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​An airman pulls a set of chalks while escorting an RQ-4 Global Hawk back to a hangar during ground operations at an undisclosed location in Southwest Asia on Sept. 18, 2015. Air Force photo by TSgt. Christopher Boitz.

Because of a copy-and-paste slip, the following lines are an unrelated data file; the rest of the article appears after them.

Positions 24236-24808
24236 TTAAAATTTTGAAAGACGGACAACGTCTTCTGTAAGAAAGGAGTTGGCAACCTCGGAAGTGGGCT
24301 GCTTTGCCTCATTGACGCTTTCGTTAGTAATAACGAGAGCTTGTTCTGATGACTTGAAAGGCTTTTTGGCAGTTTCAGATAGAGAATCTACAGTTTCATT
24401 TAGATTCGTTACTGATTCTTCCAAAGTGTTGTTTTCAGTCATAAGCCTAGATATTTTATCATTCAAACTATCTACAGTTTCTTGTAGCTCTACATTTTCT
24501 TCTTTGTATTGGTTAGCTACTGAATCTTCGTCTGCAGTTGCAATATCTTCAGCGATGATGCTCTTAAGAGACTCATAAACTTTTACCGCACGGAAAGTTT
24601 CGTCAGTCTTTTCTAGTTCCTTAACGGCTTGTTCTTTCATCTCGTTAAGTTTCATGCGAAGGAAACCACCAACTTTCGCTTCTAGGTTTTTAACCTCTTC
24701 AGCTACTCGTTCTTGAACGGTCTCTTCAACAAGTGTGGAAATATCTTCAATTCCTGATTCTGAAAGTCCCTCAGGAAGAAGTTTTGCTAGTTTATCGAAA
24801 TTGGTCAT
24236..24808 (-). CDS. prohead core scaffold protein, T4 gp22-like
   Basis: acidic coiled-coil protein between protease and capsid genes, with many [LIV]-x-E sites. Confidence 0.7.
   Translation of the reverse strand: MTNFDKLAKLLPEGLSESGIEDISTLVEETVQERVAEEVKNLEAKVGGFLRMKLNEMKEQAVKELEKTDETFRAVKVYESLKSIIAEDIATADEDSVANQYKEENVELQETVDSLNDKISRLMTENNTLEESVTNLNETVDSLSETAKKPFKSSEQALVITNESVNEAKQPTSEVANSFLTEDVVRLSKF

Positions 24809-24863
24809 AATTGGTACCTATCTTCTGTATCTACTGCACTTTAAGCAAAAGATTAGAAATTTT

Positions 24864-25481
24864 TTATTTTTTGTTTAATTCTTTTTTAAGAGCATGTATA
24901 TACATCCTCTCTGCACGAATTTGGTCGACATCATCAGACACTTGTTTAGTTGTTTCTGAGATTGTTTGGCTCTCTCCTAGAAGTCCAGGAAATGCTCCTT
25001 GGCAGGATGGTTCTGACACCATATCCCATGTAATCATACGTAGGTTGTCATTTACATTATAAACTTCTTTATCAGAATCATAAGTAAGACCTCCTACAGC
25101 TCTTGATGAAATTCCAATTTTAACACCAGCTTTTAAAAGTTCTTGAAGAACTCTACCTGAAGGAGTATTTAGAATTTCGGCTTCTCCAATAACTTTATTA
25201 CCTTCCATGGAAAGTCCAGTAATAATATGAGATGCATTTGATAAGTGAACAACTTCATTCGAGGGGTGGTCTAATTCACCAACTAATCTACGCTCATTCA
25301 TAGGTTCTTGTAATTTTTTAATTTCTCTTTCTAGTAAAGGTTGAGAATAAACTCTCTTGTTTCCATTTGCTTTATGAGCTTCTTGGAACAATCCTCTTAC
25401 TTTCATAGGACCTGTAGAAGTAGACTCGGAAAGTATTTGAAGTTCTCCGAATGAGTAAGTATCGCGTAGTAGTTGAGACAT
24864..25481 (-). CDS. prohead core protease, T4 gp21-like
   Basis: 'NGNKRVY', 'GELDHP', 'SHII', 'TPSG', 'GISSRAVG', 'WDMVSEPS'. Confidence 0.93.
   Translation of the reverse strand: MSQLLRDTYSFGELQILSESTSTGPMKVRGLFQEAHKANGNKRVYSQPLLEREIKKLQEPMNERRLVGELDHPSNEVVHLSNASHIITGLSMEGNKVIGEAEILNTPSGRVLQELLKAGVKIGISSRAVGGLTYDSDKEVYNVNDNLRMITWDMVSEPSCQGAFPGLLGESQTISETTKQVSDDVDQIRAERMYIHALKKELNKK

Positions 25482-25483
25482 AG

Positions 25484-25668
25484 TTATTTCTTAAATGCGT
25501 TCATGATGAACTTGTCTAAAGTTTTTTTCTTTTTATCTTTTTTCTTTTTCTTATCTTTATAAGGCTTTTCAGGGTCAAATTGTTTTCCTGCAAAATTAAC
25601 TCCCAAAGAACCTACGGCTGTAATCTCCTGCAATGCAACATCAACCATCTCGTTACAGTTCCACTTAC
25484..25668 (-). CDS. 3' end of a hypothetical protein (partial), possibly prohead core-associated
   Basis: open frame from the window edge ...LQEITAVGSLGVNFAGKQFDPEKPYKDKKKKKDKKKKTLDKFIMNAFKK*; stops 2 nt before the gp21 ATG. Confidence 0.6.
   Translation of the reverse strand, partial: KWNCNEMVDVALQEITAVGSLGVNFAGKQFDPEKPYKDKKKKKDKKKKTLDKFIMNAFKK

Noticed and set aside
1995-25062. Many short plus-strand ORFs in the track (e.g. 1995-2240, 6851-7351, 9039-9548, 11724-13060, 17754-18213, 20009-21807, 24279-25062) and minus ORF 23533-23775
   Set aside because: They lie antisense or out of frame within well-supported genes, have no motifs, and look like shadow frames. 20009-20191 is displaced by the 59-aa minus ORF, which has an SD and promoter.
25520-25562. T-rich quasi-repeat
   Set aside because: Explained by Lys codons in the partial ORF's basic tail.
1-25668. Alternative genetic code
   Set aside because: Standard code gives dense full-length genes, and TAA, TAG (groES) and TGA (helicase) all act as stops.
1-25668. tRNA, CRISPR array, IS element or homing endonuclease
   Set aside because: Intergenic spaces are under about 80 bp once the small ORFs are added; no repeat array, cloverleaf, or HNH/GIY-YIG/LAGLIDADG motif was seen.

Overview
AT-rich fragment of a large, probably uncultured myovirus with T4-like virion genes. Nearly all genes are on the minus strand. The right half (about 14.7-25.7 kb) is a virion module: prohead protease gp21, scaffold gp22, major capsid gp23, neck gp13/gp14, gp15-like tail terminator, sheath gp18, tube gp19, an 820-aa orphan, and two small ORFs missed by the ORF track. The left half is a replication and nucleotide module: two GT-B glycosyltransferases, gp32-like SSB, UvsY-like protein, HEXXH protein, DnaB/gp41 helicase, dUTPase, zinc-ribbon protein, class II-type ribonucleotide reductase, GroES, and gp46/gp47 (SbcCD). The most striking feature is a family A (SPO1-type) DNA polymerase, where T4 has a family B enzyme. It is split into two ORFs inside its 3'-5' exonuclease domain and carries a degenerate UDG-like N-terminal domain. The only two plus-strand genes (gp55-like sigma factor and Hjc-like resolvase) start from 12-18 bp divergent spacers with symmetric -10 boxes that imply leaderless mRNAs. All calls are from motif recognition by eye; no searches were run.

​In his final speech as the Pentagon’s top buyer, Frank Kendall warned that the congressional and Defense Department push to speed up acquisition could be fraught with danger. “The cost of speed is quality,” Kendall said in a farewell speech at the Center for Strategic and International Studies in Washington, D.C. In situations where the need is urgent and “people are dying,” rapid acquisition is compulsory, he said, citing the rapid introduction of the MRAP vehicle when soldiers were being killed by roadside bombs. But in other programs, especially those expected to serve a long time, things that “you sacrifice” to get speed include maintainability and cyber security. “Rapid gets you something not very reliable” in the long run, Kendall charged. The poster child for this problem is the Global Hawk, he said, which was introduced quickly but without all the associated development of a logistics train and durability testing. As a result, the program’s operating costs became “unsustainable,” and the plan became to phase out the Global Hawk and retain the manned U-2. But “Northrop Grumman got to work,” understanding that the program was going to be terminated, and managed to turn things around such that “we could keep the Global Hawk and retire the U-2. But that was the process we had to go through” to get to the current situation, he said. “There are times to do rapid, but it is not a panacea,” Kendall said. He did not address the fact that the B-21 bomber is being developed by the Rapid Capabilities Office, under orders to keep that program “streamlined.”